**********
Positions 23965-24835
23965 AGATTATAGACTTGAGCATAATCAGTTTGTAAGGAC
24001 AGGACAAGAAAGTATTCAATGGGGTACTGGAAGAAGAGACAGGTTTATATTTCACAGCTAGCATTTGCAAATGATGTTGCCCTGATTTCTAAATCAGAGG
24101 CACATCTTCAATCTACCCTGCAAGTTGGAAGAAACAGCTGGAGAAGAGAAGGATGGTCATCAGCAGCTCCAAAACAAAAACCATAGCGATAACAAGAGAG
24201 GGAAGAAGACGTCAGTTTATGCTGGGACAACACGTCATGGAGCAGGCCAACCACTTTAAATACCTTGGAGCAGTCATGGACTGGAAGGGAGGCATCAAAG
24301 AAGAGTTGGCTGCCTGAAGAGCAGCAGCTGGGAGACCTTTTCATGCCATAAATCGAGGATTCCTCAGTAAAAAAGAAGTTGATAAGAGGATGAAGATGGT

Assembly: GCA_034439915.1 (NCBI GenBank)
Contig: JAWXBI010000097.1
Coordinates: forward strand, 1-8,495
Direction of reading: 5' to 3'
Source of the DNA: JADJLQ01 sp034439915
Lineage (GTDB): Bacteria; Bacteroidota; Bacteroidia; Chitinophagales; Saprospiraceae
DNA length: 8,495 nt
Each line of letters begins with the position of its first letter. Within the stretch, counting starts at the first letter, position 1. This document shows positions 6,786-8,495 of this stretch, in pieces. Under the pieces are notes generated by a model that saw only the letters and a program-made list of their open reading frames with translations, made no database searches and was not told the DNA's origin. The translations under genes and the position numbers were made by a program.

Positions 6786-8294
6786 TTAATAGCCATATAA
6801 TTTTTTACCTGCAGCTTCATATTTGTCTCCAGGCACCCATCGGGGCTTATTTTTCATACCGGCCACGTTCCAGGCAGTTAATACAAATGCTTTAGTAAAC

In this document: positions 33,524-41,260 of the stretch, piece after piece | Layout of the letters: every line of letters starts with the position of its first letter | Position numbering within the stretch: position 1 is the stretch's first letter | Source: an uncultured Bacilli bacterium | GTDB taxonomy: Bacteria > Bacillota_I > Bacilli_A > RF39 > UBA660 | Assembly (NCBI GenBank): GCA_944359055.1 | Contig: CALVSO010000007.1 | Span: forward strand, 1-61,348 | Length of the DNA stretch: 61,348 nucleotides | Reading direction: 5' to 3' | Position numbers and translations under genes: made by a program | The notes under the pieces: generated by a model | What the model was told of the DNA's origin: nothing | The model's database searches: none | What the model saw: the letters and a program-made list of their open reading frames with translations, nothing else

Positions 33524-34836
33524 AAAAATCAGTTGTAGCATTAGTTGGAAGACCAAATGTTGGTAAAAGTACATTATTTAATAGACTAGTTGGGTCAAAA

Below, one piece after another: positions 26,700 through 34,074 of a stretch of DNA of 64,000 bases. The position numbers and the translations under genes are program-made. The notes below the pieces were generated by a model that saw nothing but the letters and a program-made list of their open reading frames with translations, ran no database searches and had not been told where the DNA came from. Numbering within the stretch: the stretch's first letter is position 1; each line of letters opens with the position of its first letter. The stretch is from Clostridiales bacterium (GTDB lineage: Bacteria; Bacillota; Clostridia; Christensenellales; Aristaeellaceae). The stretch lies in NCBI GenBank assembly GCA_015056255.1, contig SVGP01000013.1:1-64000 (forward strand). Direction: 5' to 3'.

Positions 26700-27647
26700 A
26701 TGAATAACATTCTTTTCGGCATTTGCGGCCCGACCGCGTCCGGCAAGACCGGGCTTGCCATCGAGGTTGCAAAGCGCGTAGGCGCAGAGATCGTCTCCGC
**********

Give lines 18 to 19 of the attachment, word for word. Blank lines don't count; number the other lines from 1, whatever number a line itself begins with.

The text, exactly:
In this document: positions 33,524-41,260 of the stretch, piece after piece | Layout of the letters: every line of letters starts with the position of its first letter | Position numbering within the stretch: position 1 is the stretch's first letter | Source: an uncultured Bacilli bacterium | GTDB taxonomy: Bacteria > Bacillota_I > Bacilli_A > RF39 > UBA660 | Assembly (NCBI GenBank): GCA_944359055.1 | Contig: CALVSO010000007.1 | Span: forward strand, 1-61,348 | Length of the DNA stretch: 61,348 nucleotides | Reading direction: 5' to 3' | Position numbers and translations under genes: made by a program | The notes under the pieces: generated by a model | What the model was told of the DNA's origin: nothing | The model's database searches: none | What the model saw: the letters and a program-made list of their open reading frames with translations, nothing else

Positions 33524-34836